SPD symptoms may include: a bruised bone sensation (even with light pressure), burning or altered sensation along the pubic bone, sharp pain radiating down the inner thigh or grinding/clicking noises from the pubic bone. Although we cannot stop the production of relaxin during pregnancy, there are things we can do to reduce and alleviate SPD.
As the pain is caused by increased movement of the two halves of the pubic bone, it is important to keep our lower limbs moving symmetrically and with minimal torsion. For example, when getting in and out of bed, we should roll to our side, slide our legs off the bed as one and then sit ourselves up. When walking, we should reduce our stride length and pace so our legs are not as far apart. When climbing stairs, we should take it one step at a time or go up the steps side on, again, helping to reduce leg separation. When sat, we shouldn’t cross our legs as this can put increased pressure on the sore area. When carrying an object, we must try to keep the weight of the object central to our body rather than carrying it on the hip, helping to maintain symmetry. When resting, we can apply something cool to the centre of the groin to reduce ache – we just need to ensure that our skin and bump is protected with a towel.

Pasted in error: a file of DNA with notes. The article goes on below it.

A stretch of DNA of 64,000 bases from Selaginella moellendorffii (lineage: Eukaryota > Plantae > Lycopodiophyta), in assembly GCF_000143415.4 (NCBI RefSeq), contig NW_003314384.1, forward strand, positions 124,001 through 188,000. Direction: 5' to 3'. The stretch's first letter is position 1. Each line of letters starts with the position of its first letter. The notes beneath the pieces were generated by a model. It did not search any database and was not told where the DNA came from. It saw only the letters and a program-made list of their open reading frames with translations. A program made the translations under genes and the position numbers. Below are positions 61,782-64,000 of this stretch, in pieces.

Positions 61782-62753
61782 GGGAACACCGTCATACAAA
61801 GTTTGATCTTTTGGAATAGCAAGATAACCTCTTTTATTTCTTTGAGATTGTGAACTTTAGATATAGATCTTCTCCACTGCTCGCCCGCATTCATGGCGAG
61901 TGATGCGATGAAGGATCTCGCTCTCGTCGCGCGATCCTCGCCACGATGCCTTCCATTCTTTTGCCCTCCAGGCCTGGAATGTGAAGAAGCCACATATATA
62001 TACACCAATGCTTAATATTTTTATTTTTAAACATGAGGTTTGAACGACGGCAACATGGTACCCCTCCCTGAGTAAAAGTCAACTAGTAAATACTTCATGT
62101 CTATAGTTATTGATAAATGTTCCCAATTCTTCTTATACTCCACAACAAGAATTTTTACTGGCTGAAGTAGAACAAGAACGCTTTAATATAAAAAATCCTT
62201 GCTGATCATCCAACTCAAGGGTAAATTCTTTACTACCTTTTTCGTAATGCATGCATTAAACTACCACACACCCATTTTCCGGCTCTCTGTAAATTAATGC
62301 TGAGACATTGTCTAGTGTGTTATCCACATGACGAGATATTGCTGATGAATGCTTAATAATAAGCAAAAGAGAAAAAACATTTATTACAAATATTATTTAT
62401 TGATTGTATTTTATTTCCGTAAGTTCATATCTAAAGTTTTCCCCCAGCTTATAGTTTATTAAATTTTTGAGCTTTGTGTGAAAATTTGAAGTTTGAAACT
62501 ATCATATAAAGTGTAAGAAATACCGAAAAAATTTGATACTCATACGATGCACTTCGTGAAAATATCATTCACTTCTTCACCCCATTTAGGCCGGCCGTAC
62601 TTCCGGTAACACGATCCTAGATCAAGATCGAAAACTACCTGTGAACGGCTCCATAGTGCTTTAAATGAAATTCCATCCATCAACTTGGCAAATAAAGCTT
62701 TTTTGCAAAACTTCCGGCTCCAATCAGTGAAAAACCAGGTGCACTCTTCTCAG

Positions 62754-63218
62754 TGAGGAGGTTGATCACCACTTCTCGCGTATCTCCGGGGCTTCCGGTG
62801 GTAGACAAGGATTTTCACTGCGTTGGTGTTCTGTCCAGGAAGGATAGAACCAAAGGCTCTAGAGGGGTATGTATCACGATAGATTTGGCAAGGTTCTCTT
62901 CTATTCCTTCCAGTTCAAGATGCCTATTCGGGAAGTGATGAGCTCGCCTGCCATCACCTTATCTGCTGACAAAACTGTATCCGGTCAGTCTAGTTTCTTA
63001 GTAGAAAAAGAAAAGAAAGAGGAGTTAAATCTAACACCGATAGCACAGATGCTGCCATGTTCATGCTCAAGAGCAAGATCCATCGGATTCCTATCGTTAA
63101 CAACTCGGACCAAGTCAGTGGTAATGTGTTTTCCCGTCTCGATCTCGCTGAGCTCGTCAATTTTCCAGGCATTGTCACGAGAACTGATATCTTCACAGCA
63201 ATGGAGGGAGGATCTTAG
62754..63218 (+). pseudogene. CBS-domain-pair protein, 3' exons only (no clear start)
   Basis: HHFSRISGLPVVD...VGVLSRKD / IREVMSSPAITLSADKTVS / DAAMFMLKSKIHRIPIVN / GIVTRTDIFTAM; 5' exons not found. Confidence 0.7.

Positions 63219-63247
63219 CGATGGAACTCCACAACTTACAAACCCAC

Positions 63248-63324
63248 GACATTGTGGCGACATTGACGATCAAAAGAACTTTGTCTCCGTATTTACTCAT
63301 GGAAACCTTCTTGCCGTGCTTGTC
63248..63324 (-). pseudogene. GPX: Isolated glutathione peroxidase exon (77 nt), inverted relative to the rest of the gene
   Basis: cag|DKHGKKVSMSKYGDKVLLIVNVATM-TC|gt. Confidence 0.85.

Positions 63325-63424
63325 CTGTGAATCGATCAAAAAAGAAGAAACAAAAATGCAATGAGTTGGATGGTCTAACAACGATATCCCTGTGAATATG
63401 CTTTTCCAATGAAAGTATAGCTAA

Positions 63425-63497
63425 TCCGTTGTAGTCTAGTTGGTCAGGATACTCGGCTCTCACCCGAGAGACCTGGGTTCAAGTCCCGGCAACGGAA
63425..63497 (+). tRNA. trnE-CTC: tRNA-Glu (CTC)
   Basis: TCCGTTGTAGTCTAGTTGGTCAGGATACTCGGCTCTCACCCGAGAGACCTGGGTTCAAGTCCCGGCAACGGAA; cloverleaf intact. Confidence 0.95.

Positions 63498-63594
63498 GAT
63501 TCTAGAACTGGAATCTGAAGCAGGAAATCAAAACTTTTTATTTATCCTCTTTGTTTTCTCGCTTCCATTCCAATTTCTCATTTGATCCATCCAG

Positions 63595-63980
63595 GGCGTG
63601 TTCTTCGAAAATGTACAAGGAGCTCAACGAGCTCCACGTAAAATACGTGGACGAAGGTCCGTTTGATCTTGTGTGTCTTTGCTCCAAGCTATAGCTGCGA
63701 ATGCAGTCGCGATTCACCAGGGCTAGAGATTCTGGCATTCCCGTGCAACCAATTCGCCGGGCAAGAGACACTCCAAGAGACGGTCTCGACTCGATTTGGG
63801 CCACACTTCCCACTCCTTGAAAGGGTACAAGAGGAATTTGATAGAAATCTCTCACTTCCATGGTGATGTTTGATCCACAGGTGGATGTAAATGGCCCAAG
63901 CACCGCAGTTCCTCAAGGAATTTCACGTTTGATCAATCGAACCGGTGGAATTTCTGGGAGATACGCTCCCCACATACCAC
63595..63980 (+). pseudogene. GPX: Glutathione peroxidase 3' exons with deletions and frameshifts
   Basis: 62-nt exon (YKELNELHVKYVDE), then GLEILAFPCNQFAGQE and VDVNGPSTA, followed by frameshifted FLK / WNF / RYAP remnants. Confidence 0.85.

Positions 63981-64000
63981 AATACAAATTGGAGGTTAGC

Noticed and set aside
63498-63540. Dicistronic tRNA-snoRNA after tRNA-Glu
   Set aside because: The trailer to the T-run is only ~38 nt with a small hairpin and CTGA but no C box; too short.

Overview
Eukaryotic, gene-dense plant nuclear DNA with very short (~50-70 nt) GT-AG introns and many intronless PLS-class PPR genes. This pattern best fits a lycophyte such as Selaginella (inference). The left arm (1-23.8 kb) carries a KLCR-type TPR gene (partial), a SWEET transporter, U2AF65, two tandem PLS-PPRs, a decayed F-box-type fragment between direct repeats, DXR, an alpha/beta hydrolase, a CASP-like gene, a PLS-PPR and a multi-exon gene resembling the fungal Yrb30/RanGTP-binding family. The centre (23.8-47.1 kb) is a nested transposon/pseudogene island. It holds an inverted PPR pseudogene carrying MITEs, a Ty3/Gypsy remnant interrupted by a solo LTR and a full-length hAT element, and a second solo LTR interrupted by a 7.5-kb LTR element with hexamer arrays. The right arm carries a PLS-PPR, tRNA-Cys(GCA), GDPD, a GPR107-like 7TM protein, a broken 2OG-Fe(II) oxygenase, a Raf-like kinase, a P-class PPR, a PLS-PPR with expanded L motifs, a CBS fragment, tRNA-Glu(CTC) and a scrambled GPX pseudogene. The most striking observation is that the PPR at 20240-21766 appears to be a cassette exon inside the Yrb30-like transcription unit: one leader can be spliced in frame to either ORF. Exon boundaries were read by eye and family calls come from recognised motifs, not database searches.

A Physiotherapist will be able to review how we are moving and give advice on our posture and activities, as well as, reduce muscular tension around the pelvis and lower limbs through treatment.
Pelvic girdle pain (PGP)
Pelvic girdle pain usually involves all pains around the pelvis, this can be the front or back of the pelvis and can radiate up the back, into our bottom or down to our legs. Due to hormonal changes in pregnancy and the added weight and pressure of our bump, pains around the pelvis can be common. The joints within the pelvis may feel bruised, stiff or very mobile.
A Physiotherapist will be able to assess us and determine if we have PGP and which joints are affected. They can give us advice and education about how to move, postural advice when standing, sitting and lying down, and manual therapy to help alleviate the aches and pains, as well as exercises to keep things mobile and comfortable.